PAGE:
The thing about a computer instantiation of evolution like AVIDA is that you can check back every lineage and examine the fitness of all precursors. Not only that, but you can choose your own environment, and how much selecting it does. There are some really key findings:
…This brings us back to the UC Berkeley “Understanding Evolution” website. It abuses science in its utterly unfounded claim that “natural selection can produce amazing adaptations.”
In fact natural selection, even at its best, does not “produce” anything. Natural selection does not and cannot influence the construction of any adaptations, amazing or not. If a mutation occurs which improves differential reproduction, then it propagates into future generations. Natural selection is simply the name given to that process. It selects for survival that which already exists. Natural selection has no role in the mutation event. It does not induce mutations, helpful or otherwise, to occur. According to evolutionary theory every single mutation, leading to every single species, is a random event with respect to need.
He has forgotten what “adaptation” means. Of course he is correct that “Natural selection is simply the name given to [differential reproduction]”. And that (as far as we know), “every single mutation …is a random event with respect to need”.
And “adaptation” is the name we give to variants that are preferentially reproduced. So while he would be correct to say that “natural selection” is NOT the name we give to “mutation” (duh); it IS the name we give to the very process that SELECTS those mutations that promote reproduction. i.e. the process that produces adaptation.
Cornelius should spend more time at the Understanding Evolution website.
Can someone familiar with the thinking at Uncommon Descent explain why there is such opposition to the idea of Anthropogenic Global Warming? There’s this today, following several long commentaries by VJ Torley on the pope’s encyclical, mostly negative. I don’t get the connection. Is it general distrust of science? Or of the “Academy”? Or is there something about the idea that we may be provoking a major extinction event that is antithetical to ID? Or is it, possibly, that the evidence for major extinction events in the past is explains the various “explosions” that are adduced as evidence, if not for ID, then against “Darwinism”?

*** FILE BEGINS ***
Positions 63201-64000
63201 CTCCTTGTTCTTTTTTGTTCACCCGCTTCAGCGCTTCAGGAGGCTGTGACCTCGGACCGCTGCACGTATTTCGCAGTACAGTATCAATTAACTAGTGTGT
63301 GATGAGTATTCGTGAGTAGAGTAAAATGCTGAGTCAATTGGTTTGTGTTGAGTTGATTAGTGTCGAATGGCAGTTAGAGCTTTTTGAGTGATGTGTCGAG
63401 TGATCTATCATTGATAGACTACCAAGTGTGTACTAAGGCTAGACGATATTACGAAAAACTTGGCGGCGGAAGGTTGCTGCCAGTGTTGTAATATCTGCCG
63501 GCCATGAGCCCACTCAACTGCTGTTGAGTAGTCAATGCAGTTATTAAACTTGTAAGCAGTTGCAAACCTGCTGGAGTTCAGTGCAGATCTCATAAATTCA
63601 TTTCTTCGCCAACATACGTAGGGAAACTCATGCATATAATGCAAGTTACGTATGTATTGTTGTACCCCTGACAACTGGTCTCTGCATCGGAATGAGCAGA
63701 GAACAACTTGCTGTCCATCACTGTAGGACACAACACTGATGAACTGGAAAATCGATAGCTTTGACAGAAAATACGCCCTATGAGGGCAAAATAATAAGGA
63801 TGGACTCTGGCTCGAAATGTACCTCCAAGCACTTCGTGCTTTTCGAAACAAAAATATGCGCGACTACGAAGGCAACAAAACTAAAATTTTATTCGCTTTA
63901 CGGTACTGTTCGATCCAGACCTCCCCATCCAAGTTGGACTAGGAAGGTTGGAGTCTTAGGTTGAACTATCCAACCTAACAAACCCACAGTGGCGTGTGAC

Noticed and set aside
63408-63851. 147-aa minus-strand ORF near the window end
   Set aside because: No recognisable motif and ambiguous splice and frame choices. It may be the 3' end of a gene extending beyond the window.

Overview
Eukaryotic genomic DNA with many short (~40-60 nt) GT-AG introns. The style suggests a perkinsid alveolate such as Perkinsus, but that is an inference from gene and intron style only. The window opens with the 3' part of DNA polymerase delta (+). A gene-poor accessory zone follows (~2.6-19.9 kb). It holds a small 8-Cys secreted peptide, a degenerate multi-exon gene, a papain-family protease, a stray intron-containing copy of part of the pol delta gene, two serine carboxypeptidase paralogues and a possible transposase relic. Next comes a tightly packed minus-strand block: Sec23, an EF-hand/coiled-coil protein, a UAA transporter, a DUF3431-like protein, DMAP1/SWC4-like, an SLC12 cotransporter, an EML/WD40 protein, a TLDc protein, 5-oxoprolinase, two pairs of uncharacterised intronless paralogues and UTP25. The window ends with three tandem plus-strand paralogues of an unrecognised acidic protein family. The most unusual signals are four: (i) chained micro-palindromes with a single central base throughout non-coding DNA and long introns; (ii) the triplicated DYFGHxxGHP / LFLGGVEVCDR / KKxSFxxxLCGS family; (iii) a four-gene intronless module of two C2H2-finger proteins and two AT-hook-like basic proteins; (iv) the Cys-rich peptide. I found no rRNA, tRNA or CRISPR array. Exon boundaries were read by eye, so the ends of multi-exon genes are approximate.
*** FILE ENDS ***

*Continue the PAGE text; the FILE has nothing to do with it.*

Apologies to anyone who tried to post an OP or send a PM over night and couldn’t. Permissions are restored.
I was trying to set up a means for the admins to confer together on site rather than singly by PM or by email, as a result, set the cat among the pigeon (skua among the penguins?) by first of all making a “password protected” page for the admins, new comments to which appeared in the “new comments” list, arousing great alarm, and in any case turned out to be visible from the dashboard. So I tried another WP option which was to make it a “private” page, but people could still see it from the dashboard. So I switched off that. But then people couldn’r post OPs or receive PMs. So I’ve restored it again. We will keep the “private” admin page, but for those curious about it, you will find you can access its comments via the dashboard. Which is fine by me – it wasn’t like we wanted to plot anything anyway, just have a means of conferring about stuff (security issues, strategies, plug-ins, rules etc) between our selves. So this seems a good solution. Nobody need get paranoid because they can always check the record, but it won’t be a prominent feature of the site.
In various threads there have been various discussions about what materialism is, and isn’t, and various definitions have been proposed and cited. In this thread I want to ask a different question, addressed specifically to those who regard “materialism” as a bad thing. William, for instance, has said that “materialism” was “disproven” in the 18th century, yet laments
the spread of an 18th century myth in our public school system and in our culture at large.
So here is my question: if you are against something called “materialism” and see it as a bad thing (for whatever reason), what is your definition of the “materialism” you are against?